Further information:
http://www.emory.edu

More articles from Life Sciences:

nachricht Cryo-electron microscopy achieves unprecedented resolution using new computational methods
24.03.2017 | DOE/Lawrence Berkeley National Laboratory

nachricht How cheetahs stay fit and healthy
24.03.2017 | Forschungsverbund Berlin e.V.

All articles from Life Sciences >>>

The most recent press releases about innovation >>>

Die letzten 5 Focus-News des innovations-reports im Überblick:

Im Focus: Giant Magnetic Fields in the Universe

Astronomers from Bonn and Tautenburg in Thuringia (Germany) used the 100-m radio telescope at Effelsberg to observe several galaxy clusters. At the edges of these large accumulations of dark matter, stellar systems (galaxies), hot gas, and charged particles, they found magnetic fields that are exceptionally ordered over distances of many million light years. This makes them the most extended magnetic fields in the universe known so far.

The results will be published on March 22 in the journal „Astronomy & Astrophysics“.

Galaxy clusters are the largest gravitationally bound structures in the universe. With a typical extent of about 10 million light years, i.e. 100 times the...

Im Focus: Tracing down linear ubiquitination

Researchers at the Goethe University Frankfurt, together with partners from the University of Tübingen in Germany and Queen Mary University as well as Francis Crick Institute from London (UK) have developed a novel technology to decipher the secret ubiquitin code.

Ubiquitin is a small protein that can be linked to other cellular proteins, thereby controlling and modulating their functions. The attachment occurs in many...

Im Focus: Perovskite edges can be tuned for optoelectronic performance

Layered 2D material improves efficiency for solar cells and LEDs

In the eternal search for next generation high-efficiency solar cells and LEDs, scientists at Los Alamos National Laboratory and their partners are creating...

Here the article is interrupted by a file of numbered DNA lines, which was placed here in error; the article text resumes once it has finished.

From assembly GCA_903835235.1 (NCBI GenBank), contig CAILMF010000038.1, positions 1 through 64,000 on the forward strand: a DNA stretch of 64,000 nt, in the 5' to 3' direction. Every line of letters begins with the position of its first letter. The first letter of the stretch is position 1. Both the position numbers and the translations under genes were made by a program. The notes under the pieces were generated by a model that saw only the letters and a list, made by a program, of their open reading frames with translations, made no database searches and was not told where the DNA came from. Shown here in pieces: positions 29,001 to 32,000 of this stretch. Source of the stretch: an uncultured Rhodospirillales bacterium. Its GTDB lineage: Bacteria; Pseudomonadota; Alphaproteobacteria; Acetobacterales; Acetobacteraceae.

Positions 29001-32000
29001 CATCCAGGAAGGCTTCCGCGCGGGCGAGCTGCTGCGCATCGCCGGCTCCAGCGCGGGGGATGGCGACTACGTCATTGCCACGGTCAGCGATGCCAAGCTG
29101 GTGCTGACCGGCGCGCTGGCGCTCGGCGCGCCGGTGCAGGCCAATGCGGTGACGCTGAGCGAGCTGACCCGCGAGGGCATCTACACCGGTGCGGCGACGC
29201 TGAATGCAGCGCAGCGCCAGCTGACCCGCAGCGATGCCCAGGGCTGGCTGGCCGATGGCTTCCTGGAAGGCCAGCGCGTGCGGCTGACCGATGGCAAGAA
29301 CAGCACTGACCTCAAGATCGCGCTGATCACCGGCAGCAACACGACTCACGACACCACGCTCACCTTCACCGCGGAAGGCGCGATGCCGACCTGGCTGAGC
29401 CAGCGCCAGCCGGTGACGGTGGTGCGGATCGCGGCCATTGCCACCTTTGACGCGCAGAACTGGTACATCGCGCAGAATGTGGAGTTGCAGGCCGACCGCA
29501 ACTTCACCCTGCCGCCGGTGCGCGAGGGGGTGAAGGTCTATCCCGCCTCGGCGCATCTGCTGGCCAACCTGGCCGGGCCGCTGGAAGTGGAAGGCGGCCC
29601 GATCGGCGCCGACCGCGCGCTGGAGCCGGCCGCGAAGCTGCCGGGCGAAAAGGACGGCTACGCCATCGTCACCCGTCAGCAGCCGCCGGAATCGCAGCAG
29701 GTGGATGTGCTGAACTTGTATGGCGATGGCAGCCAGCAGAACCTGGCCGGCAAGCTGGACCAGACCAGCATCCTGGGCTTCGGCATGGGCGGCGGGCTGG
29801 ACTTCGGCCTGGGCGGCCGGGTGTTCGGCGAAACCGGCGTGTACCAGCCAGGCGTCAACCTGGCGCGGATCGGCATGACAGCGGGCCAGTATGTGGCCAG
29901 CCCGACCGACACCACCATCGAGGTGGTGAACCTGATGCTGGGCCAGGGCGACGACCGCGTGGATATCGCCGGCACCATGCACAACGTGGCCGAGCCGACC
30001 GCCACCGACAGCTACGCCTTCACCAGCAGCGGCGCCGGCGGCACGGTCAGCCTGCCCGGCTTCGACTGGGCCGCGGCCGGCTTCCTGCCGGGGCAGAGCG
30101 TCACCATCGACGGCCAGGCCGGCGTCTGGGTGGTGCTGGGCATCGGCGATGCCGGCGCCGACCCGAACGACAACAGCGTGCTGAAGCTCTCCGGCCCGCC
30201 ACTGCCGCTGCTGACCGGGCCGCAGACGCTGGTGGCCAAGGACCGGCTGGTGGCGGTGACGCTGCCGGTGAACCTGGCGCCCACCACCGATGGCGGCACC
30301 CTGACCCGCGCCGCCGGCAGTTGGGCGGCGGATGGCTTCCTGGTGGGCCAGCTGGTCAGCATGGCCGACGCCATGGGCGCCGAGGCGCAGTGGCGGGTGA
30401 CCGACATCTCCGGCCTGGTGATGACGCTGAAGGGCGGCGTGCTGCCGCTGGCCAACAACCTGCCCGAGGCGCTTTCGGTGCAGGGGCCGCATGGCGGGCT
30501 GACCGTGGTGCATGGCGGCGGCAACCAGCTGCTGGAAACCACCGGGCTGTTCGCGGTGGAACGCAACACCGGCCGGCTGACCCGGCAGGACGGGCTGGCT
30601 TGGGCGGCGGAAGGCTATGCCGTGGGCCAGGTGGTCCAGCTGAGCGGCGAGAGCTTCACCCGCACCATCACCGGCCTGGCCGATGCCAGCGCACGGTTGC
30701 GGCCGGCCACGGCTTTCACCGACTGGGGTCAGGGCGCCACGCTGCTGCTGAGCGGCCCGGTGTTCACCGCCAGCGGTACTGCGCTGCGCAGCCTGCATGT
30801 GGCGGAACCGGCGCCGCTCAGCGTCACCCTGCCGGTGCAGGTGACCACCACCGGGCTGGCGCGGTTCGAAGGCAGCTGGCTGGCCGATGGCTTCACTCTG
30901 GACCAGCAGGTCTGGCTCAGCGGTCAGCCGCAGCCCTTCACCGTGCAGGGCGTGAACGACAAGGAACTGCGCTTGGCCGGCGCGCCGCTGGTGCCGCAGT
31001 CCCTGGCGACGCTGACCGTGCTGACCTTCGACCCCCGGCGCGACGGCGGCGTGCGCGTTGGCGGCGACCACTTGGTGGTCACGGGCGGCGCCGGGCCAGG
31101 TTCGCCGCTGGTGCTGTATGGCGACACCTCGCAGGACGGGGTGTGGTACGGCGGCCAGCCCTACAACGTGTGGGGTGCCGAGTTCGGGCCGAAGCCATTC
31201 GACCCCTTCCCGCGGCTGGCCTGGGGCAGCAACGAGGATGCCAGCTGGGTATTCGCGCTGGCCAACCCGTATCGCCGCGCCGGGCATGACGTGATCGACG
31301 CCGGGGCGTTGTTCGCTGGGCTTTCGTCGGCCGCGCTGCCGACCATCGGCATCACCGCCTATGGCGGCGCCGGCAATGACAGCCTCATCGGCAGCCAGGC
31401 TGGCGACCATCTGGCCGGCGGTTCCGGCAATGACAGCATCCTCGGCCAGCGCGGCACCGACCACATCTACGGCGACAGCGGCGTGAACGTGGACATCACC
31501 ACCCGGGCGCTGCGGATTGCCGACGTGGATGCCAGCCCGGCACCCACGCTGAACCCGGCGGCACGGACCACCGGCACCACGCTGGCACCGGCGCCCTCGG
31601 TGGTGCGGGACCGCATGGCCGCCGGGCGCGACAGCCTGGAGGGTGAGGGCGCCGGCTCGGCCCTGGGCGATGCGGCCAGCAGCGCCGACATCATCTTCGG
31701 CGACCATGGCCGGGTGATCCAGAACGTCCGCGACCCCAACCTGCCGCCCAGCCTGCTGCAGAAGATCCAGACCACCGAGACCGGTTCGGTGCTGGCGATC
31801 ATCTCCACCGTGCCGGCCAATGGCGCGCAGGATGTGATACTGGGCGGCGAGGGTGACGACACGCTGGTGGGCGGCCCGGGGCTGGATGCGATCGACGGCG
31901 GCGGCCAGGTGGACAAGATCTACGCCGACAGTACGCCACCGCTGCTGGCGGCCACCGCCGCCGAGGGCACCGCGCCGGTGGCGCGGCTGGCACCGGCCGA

Im Focus: Polymer-coated silicon nanosheets as alternative to graphene: A perfect team for nanoelectronics

Silicon nanosheets are thin, two-dimensional layers with exceptional optoelectronic properties very similar to those of graphene. Albeit, the nanosheets are less stable. Now researchers at the Technical University of Munich (TUM) have, for the first time ever, produced a composite material combining silicon nanosheets and a polymer that is both UV-resistant and easy to process. This brings the scientists a significant step closer to industrial applications like flexible displays and photosensors.

Silicon nanosheets are thin, two-dimensional layers with exceptional optoelectronic properties very similar to those of graphene. Albeit, the nanosheets are...

Im Focus: Researchers Imitate Molecular Crowding in Cells

Enzymes behave differently in a test tube compared with the molecular scrum of a living cell. Chemists from the University of Basel have now been able to simulate these confined natural conditions in artificial vesicles for the first time. As reported in the academic journal Small, the results are offering better insight into the development of nanoreactors and artificial organelles.

Enzymes behave differently in a test tube compared with the molecular scrum of a living cell. Chemists from the University of Basel have now been able to...

All Focus news of the innovation-report >>>

Anzeige

Anzeige

Event News

International Land Use Symposium ILUS 2017: Call for Abstracts and Registration open

20.03.2017 | Event News

CONNECT 2017: International congress on connective tissue

14.03.2017 | Event News

ICTM Conference: Turbine Construction between Big Data and Additive Manufacturing

07.03.2017 | Event News

 
Latest News

Argon is not the 'dope' for metallic hydrogen

24.03.2017 | Materials Sciences

Astronomers find unexpected, dust-obscured star formation in distant galaxy

24.03.2017 | Physics and Astronomy

Gravitational wave kicks monster black hole out of galactic core

24.03.2017 | Physics and Astronomy

VideoLinks
B2B-VideoLinks
More VideoLinks >>>